There is also a practical reason for the engine’s current appearance: the Texas of 1862 is largely gone. All that remains of the original locomotive is the bell stand and a small portion of the frame. Subsequent rebuilds and re-boilerings have eliminated all but a trace of April 12, 1862.

It’s not like the heroics of Fuller and his crew are forgotten. Hardly. For the record, the History Center exhibit delivers the essential details of the Chase, and if anyone wants to know more, all they need do is visit the General up in Kennesaw at the Southern Museum of Civil War & Locomotive History, or the Tunnel Hill Heritage Center near Dalton, both fine institutions. Or, for that matter, drive north along CSX on U.S. 41, where you’ll find memorials of all kinds, most of them honoring the role of the Confederate chasers.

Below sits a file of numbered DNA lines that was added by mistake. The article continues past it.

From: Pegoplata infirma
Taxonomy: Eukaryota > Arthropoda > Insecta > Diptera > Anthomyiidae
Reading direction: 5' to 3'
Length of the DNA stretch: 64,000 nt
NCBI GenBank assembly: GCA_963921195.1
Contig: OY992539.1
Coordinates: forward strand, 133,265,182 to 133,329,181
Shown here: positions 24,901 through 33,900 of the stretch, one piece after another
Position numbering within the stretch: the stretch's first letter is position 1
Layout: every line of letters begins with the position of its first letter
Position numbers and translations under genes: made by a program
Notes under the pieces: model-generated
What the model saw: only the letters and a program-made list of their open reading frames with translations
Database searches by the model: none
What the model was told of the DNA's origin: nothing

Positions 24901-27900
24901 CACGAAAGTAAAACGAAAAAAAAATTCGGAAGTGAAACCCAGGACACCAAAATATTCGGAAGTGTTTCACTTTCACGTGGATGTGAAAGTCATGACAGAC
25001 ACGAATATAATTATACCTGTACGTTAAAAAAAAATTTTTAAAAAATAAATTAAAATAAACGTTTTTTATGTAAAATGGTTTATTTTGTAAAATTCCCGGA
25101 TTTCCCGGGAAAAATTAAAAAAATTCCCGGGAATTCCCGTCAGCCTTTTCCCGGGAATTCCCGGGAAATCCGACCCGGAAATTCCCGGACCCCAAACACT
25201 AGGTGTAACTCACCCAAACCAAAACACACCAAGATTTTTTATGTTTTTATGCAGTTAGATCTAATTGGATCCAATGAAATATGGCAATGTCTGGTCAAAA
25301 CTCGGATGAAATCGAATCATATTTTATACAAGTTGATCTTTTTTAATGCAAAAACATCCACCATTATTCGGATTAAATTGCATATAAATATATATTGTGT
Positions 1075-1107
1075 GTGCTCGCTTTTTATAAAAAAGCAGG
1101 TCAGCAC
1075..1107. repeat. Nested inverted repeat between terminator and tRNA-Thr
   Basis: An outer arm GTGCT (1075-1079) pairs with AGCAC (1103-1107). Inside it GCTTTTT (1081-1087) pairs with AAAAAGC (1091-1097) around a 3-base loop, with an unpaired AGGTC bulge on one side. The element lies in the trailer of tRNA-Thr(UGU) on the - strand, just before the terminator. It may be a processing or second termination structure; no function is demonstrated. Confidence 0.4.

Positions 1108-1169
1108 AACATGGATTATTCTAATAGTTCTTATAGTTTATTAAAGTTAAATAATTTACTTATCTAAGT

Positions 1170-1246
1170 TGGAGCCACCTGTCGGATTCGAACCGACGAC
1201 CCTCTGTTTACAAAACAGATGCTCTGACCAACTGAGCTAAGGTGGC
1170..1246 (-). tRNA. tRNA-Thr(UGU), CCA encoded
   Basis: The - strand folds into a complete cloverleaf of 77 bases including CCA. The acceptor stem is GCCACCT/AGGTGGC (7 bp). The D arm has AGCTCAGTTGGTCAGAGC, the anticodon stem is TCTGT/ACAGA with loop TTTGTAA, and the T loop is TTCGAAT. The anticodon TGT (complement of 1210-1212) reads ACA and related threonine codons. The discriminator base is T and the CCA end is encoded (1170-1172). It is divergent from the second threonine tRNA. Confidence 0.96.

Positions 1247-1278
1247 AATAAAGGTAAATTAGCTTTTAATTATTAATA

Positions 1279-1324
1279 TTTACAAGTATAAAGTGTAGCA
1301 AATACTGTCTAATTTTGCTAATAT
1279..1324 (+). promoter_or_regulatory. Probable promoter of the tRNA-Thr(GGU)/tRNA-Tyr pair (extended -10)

None of this will likely change anyone’s feelings about how the Texas should look. Minds are usually made up about these things. 

Still, as I meditated there in the presence of the Texas, I kept asking myself, “I wonder what the Texas itself would say.”

Later, walking out to the parking lot, I heard train whistles echoing across the city, evidence of the hundreds of trains and thousands of freight cars moving in and out of the city every day, filling the huge CSX Hulsey and NS Inman yards, easing along a spider web of main lines. I thought about the recent headline “Norfolk Southern Moving Its Corporate Headquarters to Atlanta.” I thought about all those years a lowly 4-4-0 went about its business, helping to build a new city out of the Civil War’s ashes. I concluded the Texas would tell us it’s just fine.